Breaking news: Telus investigating sale of alleged code, employee information

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Someone on a criminal platform is selling what they claim is data on everyone telus employees, as well as the Canadian telecommunications company’s GitHub software code repository.

in response to a IT World Canada To reporter’s questions about the posting, Telus director of public affairs Richard Gilhooly said the company is investigating the allegations.

“We are investigating claims that a small amount of data relating to internal Telus source code and information from select Telus team members has appeared on the dark web,” he said in an email. “We can confirm that our investigation at this point, which began as soon as we became aware of the incident, has not identified any corporate or retail customer data.”

The first dark web posting was made on February 17 by someone named “Cej”. “We have over 76k unique emails and on top of that have internal information associated with each employee scraped from Telus’ API.”

As proof, this posting appears to have a list of Telus employee email addresses. It is not known if these are current or former employees – or even real.

A February 21 posting said, “We’re bringing you even more from the recent Telus breach!” The poster asks for US$7K for a database file of “every person who works at Telus”; US$6K for a payroll file with 770 records of “all white-collar workers … including the president of Telus”; and US$50K for all allegedly copied data, including a list of Telus private Github repositories, subdomains, and screenshots.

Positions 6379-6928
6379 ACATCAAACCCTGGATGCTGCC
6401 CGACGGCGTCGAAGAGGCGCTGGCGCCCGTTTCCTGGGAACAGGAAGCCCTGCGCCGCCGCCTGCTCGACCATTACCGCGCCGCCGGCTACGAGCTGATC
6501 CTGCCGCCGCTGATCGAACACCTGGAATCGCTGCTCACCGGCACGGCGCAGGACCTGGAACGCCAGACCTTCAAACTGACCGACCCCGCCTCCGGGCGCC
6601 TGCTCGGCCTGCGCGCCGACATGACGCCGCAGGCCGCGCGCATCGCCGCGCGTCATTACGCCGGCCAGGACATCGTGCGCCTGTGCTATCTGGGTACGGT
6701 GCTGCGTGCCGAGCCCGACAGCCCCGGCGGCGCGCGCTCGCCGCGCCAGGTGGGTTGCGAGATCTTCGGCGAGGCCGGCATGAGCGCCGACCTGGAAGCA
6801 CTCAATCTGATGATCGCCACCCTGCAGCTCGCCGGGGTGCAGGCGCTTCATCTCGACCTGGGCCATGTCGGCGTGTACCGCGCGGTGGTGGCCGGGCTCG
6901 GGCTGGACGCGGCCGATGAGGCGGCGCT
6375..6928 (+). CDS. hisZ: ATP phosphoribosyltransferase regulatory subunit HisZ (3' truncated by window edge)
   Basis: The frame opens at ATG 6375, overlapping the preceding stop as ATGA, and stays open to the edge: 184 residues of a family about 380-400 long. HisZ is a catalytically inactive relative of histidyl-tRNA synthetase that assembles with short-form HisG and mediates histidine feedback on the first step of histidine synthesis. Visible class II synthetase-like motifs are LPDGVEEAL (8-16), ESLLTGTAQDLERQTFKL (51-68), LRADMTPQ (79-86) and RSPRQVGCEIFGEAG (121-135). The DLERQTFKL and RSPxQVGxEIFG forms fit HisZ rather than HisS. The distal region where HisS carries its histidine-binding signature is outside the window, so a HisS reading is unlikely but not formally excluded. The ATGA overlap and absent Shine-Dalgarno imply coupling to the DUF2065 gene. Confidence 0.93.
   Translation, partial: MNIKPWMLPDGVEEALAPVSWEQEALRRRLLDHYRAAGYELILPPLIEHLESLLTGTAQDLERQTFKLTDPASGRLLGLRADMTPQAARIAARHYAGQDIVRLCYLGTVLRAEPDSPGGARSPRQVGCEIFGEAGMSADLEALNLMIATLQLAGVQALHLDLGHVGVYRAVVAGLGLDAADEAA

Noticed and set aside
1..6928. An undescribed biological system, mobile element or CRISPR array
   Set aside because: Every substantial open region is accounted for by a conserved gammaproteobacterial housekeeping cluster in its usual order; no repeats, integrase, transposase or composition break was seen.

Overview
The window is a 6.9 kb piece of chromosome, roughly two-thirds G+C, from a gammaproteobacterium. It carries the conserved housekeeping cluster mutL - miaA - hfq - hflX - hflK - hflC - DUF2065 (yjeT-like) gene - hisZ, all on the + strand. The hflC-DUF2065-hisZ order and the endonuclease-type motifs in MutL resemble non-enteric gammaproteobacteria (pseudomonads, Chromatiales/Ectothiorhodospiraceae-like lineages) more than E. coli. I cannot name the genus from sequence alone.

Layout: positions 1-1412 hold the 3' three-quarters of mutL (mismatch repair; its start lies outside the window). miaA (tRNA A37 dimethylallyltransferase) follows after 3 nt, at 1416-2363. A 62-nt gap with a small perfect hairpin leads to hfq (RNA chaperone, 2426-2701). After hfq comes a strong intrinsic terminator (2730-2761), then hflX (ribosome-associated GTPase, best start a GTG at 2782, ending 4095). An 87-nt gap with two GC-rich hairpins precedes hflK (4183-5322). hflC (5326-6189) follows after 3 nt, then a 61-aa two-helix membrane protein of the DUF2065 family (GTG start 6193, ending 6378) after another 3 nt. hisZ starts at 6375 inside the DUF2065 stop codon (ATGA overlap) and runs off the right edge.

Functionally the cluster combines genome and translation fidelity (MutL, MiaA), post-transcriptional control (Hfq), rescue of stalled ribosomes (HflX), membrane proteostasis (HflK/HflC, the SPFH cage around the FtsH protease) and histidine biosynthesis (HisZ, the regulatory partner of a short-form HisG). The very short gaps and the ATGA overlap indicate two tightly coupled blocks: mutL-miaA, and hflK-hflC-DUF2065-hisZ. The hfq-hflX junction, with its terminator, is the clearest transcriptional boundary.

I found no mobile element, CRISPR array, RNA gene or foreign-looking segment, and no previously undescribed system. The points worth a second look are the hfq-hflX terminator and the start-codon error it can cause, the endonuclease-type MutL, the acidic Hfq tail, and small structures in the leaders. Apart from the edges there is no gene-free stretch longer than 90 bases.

Interested buyers are being asked to connect with one of two people on the Telegram messaging service.

It’s important to note that it’s unclear whether the data being sold is genuine, commented Brett Calo, a British Columbia-based threat analyst for Emsisoft. That said, if this is real, it is a potentially serious incident that exposes Telus employees to an increased risk of phishing and social engineering and, by extension, exposes the company’s customers to risk. The alleged exposure of private Github repositories, including the SIM-swap API, represents an additional level of potentially significant risk.

In 2020, a Telus division called Medicis Health Group was hit by a cyberattack involving customer data. At that time the company said “Safely recovered data by payment.”

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